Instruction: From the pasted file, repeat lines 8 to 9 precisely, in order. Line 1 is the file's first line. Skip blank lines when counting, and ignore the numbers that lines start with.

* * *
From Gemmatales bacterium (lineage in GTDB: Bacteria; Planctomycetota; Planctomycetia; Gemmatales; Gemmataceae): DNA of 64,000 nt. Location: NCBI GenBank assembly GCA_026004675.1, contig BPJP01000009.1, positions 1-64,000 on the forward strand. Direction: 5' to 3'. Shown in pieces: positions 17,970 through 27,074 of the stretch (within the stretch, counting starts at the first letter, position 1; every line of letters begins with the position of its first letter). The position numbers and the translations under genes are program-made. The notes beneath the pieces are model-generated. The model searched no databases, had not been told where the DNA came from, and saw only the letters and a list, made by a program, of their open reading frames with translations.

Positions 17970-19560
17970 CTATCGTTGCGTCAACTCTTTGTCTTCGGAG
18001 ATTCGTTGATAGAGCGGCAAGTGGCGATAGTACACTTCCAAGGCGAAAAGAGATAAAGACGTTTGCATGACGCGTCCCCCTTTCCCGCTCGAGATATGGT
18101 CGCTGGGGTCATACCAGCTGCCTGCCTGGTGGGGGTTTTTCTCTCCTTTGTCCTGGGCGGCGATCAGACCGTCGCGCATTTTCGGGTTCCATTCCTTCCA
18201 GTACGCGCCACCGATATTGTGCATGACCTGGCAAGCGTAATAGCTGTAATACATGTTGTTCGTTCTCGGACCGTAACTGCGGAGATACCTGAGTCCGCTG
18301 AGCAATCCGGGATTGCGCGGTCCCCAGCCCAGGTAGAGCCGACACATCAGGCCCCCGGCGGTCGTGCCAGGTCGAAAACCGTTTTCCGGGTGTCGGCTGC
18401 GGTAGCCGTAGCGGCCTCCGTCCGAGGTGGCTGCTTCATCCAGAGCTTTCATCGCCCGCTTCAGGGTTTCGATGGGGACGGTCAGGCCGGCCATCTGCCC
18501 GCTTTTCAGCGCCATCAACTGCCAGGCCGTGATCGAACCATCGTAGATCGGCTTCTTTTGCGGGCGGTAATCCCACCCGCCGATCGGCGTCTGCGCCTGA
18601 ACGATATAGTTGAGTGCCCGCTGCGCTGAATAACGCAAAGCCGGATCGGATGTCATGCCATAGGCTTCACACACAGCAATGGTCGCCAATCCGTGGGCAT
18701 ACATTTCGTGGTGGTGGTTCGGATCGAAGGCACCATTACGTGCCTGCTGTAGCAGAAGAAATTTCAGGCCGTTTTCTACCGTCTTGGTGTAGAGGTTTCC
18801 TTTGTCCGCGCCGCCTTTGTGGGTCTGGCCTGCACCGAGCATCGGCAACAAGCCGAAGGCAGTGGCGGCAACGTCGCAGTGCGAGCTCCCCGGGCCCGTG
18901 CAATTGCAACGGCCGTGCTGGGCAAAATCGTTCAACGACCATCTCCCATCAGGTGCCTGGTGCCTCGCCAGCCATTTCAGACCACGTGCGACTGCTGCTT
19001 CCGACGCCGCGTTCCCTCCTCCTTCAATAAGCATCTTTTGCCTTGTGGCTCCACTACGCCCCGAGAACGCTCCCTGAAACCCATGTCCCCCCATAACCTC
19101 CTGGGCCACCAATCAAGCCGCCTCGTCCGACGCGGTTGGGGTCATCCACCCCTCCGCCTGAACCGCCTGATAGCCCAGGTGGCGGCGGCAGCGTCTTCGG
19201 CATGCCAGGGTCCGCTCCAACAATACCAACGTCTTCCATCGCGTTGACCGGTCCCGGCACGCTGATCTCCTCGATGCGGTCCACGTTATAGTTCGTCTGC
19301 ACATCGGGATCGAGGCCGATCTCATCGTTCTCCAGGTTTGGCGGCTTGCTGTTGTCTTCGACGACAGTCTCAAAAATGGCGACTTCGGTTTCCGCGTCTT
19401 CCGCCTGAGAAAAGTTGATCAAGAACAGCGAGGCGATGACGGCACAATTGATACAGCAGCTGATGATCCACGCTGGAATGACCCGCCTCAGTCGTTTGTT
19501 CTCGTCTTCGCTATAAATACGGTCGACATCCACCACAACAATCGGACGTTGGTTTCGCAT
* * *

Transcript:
18401 GGTAGCCGTAGCGGCCTCCGTCCGAGGTGGCTGCTTCATCCAGAGCTTTCATCGCCCGCTTCAGGGTTTCGATGGGGACGGTCAGGCCGGCCATCTGCCC
18501 GCTTTTCAGCGCCATCAACTGCCAGGCCGTGATCGAACCATCGTAGATCGGCTTCTTTTGCGGGCGGTAATCCCACCCGCCGATCGGCGTCTGCGCCTGA